Self-perception and body image

In a highly visual world where ‘the media’ represents specific body types it might be difficult for certain people to build self-esteem. Certain groups might be more susceptible to this, such as teenagers, as their need to belong and fit in might be stronger.

Mental health
Self-perception influences one’s mental health. This relationship has been studied by researchers before. They found a link between how one perceived their weight status and depressive symptoms (1). This effect was also found to be stronger for women.

Men
However, this does not mean that men do not deal with body image issues. In an article from 2004, researchers looked at body dissatisfaction among college men. They found that the men judged themselves to be fatter than they actually were. Though, these men also perceived themselves to be more muscular than they were. Though, they pointed out that they would like to be more muscular than they actually are. The researchers speculate that men are under more pressure to be more muscular due to contemporary media pressures. In this study, females were also asked to describe their preferred body type for males. The findings of the study highlights a discrepancy between what women want and what men think women want. Men assumed women want a man who is much leaner and muscular than the women in the study indicated (2).

‘Elastic’ body image
Researchers have created different models of body image. An article from 1992 describes a model that considers women’s body image, which is influenced by content on TV. This model contains different body images, including: society’s deal body, the internalized ideal body, current body image, and the objective body shape. To test their model, female participants were asked to watch specific imagery. The perception of one’s own body can change after being exposed to only half an hour of television (3).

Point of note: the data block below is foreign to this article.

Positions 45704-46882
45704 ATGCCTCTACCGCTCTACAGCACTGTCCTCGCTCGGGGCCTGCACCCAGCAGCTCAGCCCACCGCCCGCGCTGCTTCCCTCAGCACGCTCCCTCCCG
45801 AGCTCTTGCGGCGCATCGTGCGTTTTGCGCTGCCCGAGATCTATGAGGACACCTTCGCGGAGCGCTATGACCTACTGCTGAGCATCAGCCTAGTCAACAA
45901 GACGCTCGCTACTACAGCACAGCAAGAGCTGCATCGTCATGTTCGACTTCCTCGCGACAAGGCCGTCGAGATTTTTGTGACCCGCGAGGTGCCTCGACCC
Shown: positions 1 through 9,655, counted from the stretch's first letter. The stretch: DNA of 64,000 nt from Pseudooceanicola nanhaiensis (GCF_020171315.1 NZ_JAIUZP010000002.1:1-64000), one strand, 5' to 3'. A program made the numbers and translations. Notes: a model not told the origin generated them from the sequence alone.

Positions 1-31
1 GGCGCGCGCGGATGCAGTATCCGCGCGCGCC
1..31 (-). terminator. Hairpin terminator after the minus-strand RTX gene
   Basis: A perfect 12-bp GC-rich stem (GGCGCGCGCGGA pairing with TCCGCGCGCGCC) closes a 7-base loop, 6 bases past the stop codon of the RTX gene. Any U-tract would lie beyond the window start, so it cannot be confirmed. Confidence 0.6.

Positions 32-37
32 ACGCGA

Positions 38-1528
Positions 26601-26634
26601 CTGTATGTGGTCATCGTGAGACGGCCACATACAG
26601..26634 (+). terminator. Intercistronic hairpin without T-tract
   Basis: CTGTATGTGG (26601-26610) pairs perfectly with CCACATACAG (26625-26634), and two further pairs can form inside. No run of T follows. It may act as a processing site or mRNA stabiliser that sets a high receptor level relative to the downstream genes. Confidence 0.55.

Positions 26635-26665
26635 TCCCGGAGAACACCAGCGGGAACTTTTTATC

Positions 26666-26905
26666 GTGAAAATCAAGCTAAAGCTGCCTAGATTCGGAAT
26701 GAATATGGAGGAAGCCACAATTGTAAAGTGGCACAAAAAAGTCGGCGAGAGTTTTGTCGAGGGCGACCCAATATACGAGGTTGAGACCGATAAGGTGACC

References

  1. Ali, M. M., Fang, H., & Rizzo, J. A. (2010). Body weight, self-perception and mental health outcomes among adolescents. The journal of mental health policy and economics, 13(2), 53-63.
  2. Olivardia, R., Pope Jr, H. G., Borowiecki III, J. J., & Cohane, G. H. (2004). Biceps and body image: the relationship between muscularity and self-esteem, depression, and eating disorder symptoms. Psychology of men & masculinity, 5(2), 112.
  3. Myers, P. N., & Biocca, F. A. (1992). The elastic body image: The effect of television advertising and programming on body image distortions in young women. Journal of communication, 42(3), 108-133.

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